Violent Crime in Denver Was Rising Before Bloody 2020

There have been concerns aplenty about the recent spate of killings in Denver amid the ongoing pandemic, epitomized by eight homicides in eight days early last month. But newly public information from the Colorado Bureau of Investigation shows that such offenses were on the rise even before 2020 — and solving them was, at best, barely a 50-50 proposition.

On August 5, the CBI released 2019 data from hundreds of law enforcement agencies across the state, including the Denver Police Department. The stats for the Mile High City are revelatory, and often not in a good way.

According to the CBI, 5,977 violent crimes — including murder, non-consensual sex offenses, aggravated assault and robbery — took place in Denver last year, as compared to 5,811 in 2018 and 5,352 in 2017. That's more than a 10 percent jump in two years.

The increases can be seen in two of the individual categories: murder and aggravated assault. However, non-consensual sex offenses are down by just over 5 percent since 2017, with robberies seeing a smaller dip. Here are the numbers:
2019: 67
2018: 65
2017: 56

Sex offenses, non-consensual
2019: 1,188
2018: 1,216
2017: 1,253

Aggravated assault
2019: 3,515
2018: 3,312
2017: 2,807

2019: 1,207
2018: 1,218
2017: 1,236
Another important stat involves so-called clearances, which CBI communications director Susan Medina describes with this: "'Cleared,' in most cases, means one or more arrests were made. However, there are exceptions where an incident has reached a conclusion from the law enforcement perspective. An incident is also cleared if the offender is found but not arrested. These are called 'exceptional clearances.' Exceptional clearance occurs when the offender is a juvenile released to the parents, or if the offender is found to be deceased or if the offender is found to be in the custody of another jurisdiction. Also, an exceptional clearance may occur if the case cannot proceed by either prosecution declining the case or the victim refusing to cooperate. Then the incident is counted as cleared."

But in all cases, according to Medina, "'cleared' means law enforcement has found the perpetrator of the crimes which occurred in the reported incident."

In other words, a clearance doesn't mean someone has been prosecuted and found guilty of committing an illegal act. But even judged by this lower standard, over about half the violent crimes in Denver are cleared — a rate of 53 percent in 2019, a decline from the 55 percent in both 2017 and 2018.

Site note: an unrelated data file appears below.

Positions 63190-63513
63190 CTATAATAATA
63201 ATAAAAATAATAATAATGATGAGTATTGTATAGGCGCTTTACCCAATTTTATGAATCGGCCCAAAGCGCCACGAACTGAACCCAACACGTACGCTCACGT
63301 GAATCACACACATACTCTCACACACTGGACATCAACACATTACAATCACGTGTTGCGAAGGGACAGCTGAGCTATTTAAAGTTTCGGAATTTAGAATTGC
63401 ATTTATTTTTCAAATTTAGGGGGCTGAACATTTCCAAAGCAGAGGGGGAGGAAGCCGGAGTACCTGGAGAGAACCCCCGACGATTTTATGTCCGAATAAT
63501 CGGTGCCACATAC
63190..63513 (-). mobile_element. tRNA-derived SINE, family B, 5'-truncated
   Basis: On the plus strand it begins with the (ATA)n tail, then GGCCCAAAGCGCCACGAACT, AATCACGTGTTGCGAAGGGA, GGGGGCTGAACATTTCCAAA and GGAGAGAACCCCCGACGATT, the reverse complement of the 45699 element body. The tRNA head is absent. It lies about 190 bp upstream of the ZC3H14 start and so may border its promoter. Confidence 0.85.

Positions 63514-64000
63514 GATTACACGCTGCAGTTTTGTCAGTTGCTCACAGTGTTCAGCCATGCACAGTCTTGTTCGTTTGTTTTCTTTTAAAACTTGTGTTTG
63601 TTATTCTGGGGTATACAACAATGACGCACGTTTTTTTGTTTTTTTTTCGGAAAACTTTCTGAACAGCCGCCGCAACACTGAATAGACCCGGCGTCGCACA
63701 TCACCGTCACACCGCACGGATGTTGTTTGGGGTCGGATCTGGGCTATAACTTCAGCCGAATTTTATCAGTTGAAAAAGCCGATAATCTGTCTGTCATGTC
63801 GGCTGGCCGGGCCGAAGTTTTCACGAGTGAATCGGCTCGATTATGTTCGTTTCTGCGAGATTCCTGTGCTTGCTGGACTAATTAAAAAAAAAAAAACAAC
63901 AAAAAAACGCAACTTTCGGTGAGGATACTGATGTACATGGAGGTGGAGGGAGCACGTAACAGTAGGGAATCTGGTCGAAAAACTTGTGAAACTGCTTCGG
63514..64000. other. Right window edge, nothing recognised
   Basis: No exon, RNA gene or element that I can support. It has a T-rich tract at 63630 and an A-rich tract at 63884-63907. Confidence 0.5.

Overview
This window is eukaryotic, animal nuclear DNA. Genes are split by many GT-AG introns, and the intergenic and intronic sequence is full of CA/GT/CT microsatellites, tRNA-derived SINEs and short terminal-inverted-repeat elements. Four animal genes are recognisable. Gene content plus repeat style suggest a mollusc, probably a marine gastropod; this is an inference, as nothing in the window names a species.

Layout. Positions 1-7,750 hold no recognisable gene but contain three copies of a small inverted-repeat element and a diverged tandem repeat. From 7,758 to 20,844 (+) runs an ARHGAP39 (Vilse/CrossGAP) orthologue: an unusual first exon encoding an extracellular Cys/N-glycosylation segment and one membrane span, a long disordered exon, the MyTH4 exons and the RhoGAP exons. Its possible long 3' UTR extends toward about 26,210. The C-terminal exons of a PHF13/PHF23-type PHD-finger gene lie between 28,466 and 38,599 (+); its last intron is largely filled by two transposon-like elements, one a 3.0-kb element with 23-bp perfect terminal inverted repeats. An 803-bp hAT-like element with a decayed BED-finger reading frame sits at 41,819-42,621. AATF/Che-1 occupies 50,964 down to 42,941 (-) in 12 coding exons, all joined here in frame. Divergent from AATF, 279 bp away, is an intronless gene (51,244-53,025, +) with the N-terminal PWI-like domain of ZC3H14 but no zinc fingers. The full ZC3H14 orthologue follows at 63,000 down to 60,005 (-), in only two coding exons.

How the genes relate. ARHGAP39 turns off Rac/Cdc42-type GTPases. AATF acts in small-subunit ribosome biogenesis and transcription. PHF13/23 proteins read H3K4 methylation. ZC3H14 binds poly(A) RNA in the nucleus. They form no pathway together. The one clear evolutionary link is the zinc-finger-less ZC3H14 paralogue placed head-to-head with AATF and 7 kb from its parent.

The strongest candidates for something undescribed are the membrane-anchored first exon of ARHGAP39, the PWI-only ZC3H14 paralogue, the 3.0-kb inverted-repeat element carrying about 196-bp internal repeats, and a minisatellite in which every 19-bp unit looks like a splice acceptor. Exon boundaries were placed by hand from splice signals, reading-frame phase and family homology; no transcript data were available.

The percentage of murders cleared is higher (73 percent in 2019, up from 71 percent in 2018 and 68 percent in 2017), while the cleared rate has mostly held steady for aggravated assaults (61 percent in 2019, 62 percent in 2018, 61 percent in 2017).

In contrast, clearances in non-consensual sex offenses have fallen precipitously — just 46 percent in 2019, as opposed to 52 percent in 2018 and 58 percent in 2017. And the odds of anyone being brought to justice for robbery have been lousy for years: The clearance rate in 2019 was a mere 36 percent, a slide from the 37 percent in 2018 and 38 percent in 2017.

Victims of violent crime in Denver are most likely to be between the ages of 25 and 34, as seen in this breakdown:
Under 10 — 265
10-17 — 766
18-24 — 1,088
25-34 — 1,669
35-44 — 1,048
45-54 — 710
55-64 — 374
65 and over — 179
Other categories tracked by the CBI include hate crimes; 102 of them took place in Denver during 2019, and only 45 percent were cleared. Here's how those crimes break down:
Race/Ethnicity/Ancestry Bias — 60
Religious Bias — 16
Sexual Orientation Bias — 28
Disability Bias — 2
Gender Identity Bias — 3
A separate category follows DUIs — and this time, the 25-34 demographic is the likeliest to be busted for a violation, as evidenced by these arrestee numbers:
Under 18 — 8
18-24 — 237
25-34 — 589
35-44 — 247
45-54 — 133
55-64 — 66
65 and over — 13
As for property crimes, the odds of getting away with them in Denver in 2019 were excellent, unfortunately. Check out these clearance rates: 14 percent for larceny (theft), 16 percent for burglary, 20 percent for fraud, and 11 percent for motor vehicle theft. For 80 percent or more of these offenders, crime paid.

For more information about Denver and other jurisdictions throughout the state, visit the CBI's Colorado Crime Statistics website.
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Michael Roberts has written for Westword since October 1990, serving stints as music editor and media columnist. He currently covers everything from breaking news and politics to sports and stories that defy categorization.
Contact: Michael Roberts